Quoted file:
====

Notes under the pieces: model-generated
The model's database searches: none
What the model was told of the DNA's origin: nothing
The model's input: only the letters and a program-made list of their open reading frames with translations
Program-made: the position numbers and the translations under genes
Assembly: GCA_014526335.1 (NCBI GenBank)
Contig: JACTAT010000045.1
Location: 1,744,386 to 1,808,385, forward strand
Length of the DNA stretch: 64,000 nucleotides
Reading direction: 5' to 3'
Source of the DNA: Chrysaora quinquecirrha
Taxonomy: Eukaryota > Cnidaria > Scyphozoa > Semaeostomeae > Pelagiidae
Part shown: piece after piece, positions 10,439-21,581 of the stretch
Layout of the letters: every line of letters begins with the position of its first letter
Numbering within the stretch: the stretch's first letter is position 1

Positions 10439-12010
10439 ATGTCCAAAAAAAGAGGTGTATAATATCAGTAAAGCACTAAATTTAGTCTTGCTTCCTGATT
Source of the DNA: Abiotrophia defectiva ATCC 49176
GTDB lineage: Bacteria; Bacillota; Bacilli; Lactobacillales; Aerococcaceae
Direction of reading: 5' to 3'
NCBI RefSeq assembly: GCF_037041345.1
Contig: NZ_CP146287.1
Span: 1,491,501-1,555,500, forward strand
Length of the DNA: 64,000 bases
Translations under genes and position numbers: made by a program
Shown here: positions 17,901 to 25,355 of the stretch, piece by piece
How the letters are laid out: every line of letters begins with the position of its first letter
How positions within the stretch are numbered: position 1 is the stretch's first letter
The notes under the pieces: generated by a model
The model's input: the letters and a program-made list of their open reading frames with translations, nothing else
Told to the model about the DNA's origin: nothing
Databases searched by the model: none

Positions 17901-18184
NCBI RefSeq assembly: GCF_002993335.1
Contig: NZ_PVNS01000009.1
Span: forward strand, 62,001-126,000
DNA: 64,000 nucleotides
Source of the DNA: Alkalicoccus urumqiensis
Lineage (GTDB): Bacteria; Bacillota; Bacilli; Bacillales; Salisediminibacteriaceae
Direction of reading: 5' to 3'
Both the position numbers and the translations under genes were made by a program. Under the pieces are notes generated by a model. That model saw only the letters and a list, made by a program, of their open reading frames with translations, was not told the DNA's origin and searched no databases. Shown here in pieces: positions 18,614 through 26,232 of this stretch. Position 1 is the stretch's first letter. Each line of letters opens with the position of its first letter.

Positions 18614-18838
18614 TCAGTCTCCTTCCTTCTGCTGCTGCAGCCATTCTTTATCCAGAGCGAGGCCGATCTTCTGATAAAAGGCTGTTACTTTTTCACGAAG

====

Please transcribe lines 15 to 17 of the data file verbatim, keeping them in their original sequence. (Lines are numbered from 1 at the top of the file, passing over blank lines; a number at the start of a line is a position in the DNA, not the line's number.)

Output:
Numbering within the stretch: the stretch's first letter is position 1

Positions 10439-12010
10439 ATGTCCAAAAAAAGAGGTGTATAATATCAGTAAAGCACTAAATTTAGTCTTGCTTCCTGATT